Laurence Fox slams Sam Mendes over 'incongruous' Sikh soldier in 1917

Laurence Fox slams Oscar-winning director Sam Mendes over ‘incongruous’ Sikh soldier in hit movie 1917 and says ‘forcing diversity on people’ is ‘institutionally racist’

  • Mr Fox says including Sikh soldier in war epic causes a ‘heightened awareness’
  • Claimed that seeing the character ‘diverted’ him ‘away from what the story is’
  • 1917 follows two young British soldiers as Germans pull back from Western front
  • Sikhs did fight in the First World War, but in their own regiments, not British ones 

Actor Laurence Fox has slammed Oscar-winning director Sam Mendes over an ‘incongruous’ Sikh soldier appearing in the movie 1917.

The Lewis star said that ‘forcing diversity on people’ is ‘institutionally racist’ after saying that the inclusion of Nabhaan Rizwan portraying Sepoy Jondalar was not in keeping with the film’s surroundings.

The epic film follows two young British soldiers tasked with traversing no-man’s land with a message as the Germans pull back from the Western Front. 

Asked if he would be offered ‘more, better roles’ if he espoused ‘different views’, Fox agrees that is the case, but adds: ‘What’s the point? You don’t want to go into a work environment and have someone thought-police you’. He is pictured speaking on Question Time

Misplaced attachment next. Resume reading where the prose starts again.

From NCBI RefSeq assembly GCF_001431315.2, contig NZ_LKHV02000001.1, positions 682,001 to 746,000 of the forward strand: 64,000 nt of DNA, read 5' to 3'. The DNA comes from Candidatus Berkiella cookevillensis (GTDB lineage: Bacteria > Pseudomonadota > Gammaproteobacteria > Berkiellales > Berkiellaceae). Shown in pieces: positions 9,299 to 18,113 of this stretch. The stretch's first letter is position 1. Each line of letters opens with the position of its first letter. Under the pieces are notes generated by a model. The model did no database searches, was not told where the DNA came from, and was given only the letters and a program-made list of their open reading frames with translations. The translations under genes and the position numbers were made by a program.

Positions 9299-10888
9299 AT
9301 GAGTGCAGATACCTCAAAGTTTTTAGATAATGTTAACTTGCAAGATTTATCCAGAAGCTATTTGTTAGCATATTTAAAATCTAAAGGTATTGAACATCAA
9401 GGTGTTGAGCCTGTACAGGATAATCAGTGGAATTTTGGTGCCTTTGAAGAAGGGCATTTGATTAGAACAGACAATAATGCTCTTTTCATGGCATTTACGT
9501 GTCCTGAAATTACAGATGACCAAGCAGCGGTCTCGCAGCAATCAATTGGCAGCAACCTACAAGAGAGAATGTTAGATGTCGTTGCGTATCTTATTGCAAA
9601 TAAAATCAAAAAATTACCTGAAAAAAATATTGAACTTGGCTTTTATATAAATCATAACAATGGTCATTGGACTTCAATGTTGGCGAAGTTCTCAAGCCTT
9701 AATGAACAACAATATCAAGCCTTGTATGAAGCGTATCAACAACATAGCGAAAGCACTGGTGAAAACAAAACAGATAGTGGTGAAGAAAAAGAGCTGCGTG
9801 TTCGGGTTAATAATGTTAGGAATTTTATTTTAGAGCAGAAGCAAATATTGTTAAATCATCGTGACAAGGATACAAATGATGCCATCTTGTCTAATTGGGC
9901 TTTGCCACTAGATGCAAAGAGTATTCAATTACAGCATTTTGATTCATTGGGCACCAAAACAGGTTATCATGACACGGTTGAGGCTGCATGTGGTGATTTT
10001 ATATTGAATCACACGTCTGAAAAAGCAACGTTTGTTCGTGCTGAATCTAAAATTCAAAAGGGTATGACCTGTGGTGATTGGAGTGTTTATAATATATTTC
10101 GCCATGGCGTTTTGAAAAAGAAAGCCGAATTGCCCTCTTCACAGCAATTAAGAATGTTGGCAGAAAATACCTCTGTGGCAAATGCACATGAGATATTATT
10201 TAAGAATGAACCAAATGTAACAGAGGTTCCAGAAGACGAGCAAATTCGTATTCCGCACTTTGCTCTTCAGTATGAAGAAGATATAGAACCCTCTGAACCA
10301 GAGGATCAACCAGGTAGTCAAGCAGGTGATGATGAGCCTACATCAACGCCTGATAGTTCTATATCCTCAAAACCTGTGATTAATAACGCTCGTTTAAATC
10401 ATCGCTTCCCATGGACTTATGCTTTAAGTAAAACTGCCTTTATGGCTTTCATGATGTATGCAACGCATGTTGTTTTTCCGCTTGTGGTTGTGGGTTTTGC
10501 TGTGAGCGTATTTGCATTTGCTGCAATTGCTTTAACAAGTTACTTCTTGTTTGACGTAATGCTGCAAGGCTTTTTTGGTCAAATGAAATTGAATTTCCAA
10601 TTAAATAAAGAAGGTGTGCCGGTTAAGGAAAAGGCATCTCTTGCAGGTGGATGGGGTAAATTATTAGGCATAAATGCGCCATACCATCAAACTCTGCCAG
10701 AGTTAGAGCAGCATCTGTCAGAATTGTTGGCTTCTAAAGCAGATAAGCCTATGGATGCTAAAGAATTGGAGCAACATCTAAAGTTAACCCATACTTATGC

This time he’s taking aim not at an ethnicity lecturer from a provincial university, but Oscar-winner Sir Sam Mendes and, in particular, the film director’s World War I epic, 1917. Director Sam Mendes is pictured above on set

Mr Fox – who became embroiled in a row over ‘white privilege’ on Thursday’s Question Time – told writer James Delingpole’s podcast that the Sikh character distracted from what the story was about.

Although Sikhs did fight in the First World War alongside British forces, they did so in their own regiments as opposed to British ones. 

Mr Fox said: ‘It’s like, “There were Sikhs fighting in this war” . . . OK, you’re now diverting me away from what the story is. There is something institutionally racist about forcing diversity on people in that way.’ 

His criticism, reported by Sebastian Shakespeare, comes as the movie is up for 10 Oscars including Best Original Screenplay and Best Picture.

Despite these plaudits, Fox, 41, questions the credibility of the film’s storyline and what he describes as the ‘incongruous’ inclusion of a Sikh soldier, Sepoy Jondalar, played by Nabhaan Rizwan, in the ranks of British forces

The 41-year-old actor questioned the credibility of the storyline and said the casting  of Mr Rizwan caused ‘a very heightened awareness of the colour of someone’s skin’ because of ‘the oddness of the casting’. 

He praised the performance of Mr Rizwan himself, saying it was ‘great’, adding that the inclusion of a Sikh soldier in the ranks ‘didn’t bother me particularly’.

But he added that the inclusion ‘did sort of flick me out of what is essentially a one-shot film [because] it’s just incongruous with the story’.

Sikh soldiers were present at some of the conflict’s bloodiest battles, including Ypres and the Somme.  

Mr Fox was a guest panellist on Question Time last week when an audience member called him a ‘white, privileged male’ and he called her description of him racist. MailOnline has approached Sir Sam Mendes’s representatives for a comment. 

 

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